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The Art of Writing: James Wood on Primo Levi

November 25, 2015

“On the basis of the first chapter alone, you know that you are in the hands of a true writer, someone equipped with an avaricious and indexical memory, who knows how to animate is details, stage his scenes, and ration his anecdotes.”

Such a succinct description of the art to which all we writers aspire, and so seldom achieve.

Consider these ideas in turn.

“An avaricious and indexical memory.” Nothing escapes the author’s notice; he is greedy to accumulate names and descriptions and circumstances, and careful to file them all away where they can be called upon, like money in a bank deposit accruing interest all the while.

“Animate his details.” Data is not information. A wealth of details carelessly piled too deeply smother the life out of each other until the whole passage is rendered dead to the senses.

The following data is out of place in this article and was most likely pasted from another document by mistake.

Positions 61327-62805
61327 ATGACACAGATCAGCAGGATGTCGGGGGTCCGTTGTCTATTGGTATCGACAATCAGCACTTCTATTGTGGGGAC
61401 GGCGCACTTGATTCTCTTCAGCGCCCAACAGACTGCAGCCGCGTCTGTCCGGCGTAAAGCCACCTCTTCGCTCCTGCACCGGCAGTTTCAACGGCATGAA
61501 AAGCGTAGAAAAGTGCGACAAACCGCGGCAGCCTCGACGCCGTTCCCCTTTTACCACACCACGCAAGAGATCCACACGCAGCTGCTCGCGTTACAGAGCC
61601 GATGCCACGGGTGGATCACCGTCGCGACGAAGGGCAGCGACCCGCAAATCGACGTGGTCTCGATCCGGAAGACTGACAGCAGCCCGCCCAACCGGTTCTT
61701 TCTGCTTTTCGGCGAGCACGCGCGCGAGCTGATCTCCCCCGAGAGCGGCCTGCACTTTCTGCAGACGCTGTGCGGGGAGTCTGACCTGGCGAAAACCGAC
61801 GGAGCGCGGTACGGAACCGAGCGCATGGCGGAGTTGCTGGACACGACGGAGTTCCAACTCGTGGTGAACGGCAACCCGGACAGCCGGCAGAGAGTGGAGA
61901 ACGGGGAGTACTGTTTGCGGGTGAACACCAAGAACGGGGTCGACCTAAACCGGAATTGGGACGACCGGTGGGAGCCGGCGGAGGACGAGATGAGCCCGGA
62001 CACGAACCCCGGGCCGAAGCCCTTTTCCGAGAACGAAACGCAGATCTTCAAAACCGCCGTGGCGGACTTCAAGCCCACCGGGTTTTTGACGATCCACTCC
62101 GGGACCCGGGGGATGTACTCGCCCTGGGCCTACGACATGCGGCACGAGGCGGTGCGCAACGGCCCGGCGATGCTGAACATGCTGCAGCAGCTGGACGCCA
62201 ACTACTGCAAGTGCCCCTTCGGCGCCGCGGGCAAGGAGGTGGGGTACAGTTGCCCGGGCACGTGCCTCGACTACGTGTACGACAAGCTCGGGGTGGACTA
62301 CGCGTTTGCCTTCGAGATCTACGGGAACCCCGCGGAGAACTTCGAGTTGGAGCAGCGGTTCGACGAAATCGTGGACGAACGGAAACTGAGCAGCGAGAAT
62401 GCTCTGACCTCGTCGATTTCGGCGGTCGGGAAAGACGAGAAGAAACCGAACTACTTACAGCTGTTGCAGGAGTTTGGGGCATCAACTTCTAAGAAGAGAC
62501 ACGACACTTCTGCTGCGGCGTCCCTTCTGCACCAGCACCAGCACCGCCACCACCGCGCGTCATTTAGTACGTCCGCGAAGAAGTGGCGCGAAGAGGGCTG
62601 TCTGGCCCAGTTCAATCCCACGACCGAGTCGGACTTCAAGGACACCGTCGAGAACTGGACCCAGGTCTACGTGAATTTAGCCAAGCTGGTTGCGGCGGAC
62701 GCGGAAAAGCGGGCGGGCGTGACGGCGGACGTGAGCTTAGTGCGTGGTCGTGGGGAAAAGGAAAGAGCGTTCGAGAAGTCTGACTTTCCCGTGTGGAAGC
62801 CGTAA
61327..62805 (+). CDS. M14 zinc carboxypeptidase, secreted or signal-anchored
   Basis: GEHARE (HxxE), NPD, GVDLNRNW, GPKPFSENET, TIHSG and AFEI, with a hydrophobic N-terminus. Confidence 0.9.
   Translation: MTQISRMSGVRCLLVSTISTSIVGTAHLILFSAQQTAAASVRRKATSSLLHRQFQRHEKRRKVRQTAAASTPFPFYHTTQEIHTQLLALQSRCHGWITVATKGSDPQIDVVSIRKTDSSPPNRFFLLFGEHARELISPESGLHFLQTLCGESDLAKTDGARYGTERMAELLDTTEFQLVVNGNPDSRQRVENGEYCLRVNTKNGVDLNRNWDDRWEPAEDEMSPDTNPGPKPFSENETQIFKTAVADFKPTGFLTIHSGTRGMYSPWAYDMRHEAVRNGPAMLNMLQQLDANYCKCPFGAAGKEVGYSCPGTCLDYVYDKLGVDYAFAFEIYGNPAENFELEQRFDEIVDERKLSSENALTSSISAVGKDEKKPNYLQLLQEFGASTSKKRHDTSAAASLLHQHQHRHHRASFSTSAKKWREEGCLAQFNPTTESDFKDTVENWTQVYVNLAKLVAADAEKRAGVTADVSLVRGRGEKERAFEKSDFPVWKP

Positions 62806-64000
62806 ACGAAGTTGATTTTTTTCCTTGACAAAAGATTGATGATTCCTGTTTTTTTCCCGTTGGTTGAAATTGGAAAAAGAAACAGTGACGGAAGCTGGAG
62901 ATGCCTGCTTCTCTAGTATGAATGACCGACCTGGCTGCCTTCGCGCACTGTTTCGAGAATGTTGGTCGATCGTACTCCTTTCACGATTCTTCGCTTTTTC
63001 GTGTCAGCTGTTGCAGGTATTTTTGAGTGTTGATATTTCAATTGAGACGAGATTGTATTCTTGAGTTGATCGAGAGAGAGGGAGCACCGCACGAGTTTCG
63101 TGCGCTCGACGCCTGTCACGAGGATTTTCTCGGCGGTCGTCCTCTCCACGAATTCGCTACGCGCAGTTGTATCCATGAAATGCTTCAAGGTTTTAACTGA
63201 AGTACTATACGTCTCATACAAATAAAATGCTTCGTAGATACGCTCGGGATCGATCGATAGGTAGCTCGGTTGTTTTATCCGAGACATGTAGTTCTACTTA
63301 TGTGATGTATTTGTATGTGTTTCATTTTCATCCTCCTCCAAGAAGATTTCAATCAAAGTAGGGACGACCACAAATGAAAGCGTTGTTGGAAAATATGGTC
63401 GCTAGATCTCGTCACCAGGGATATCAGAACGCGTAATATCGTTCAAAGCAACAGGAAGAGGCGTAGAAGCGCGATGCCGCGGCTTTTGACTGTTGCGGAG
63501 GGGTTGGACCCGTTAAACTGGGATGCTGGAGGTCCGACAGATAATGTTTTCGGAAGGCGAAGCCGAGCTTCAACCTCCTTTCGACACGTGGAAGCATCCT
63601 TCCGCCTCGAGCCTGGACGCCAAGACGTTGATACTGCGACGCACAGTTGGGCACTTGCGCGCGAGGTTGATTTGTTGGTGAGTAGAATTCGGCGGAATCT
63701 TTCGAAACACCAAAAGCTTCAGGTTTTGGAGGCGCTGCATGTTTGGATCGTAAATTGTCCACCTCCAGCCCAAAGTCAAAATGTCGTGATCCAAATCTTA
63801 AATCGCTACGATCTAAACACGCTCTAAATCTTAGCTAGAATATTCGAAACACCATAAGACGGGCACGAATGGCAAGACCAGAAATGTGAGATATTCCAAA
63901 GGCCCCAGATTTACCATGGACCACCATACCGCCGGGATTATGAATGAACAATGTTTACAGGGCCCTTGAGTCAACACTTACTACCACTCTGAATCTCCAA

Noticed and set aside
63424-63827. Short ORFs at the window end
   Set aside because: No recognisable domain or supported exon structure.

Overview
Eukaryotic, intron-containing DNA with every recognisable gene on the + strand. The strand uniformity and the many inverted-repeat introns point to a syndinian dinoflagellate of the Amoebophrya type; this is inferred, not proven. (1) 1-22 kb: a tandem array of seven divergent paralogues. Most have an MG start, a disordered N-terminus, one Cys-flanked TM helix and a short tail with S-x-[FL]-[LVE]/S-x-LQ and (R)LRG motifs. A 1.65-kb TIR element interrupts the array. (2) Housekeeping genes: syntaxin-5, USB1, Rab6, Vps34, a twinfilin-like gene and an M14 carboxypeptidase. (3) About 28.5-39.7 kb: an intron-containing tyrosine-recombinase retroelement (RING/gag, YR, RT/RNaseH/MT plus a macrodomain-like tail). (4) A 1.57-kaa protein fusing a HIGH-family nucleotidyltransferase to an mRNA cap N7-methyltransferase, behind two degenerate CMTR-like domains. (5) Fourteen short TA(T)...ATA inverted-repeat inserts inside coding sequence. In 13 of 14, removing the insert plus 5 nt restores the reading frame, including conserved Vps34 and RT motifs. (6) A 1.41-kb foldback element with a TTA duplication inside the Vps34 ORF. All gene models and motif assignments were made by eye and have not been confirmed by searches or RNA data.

“Stage his scenes.” Life is a drama, fiction is a story, the narrative of nonfiction must be paced like a play on stage lest the audience be confused and sensing the lapses of the playwright leave the theatre before the climax can arrive.

“Ration his anecdotes.” The narrative as a whole IS the story, and any anecdotes that help to shape it should do no more than that, or else THEY become the story, and dilute the narrative to a thin consistency no longer worth recommending, or remembering.

The introductory sentence is quoted from James Wood’s “The Art of Witness” New Yorker (9/28/15) piece on author Primo Levi. Levi’s mastery of the narrative art in his book “If This is a Man” bears compelling witness to his experiences in Auschwitz, and those around him who did not survive.

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One Comment leave one →
  1. November 30, 2015 3:38 pm

    Thanks 4 sharing. I’ve read this article also. It’ll b fun to discuss it. C U on the 10.

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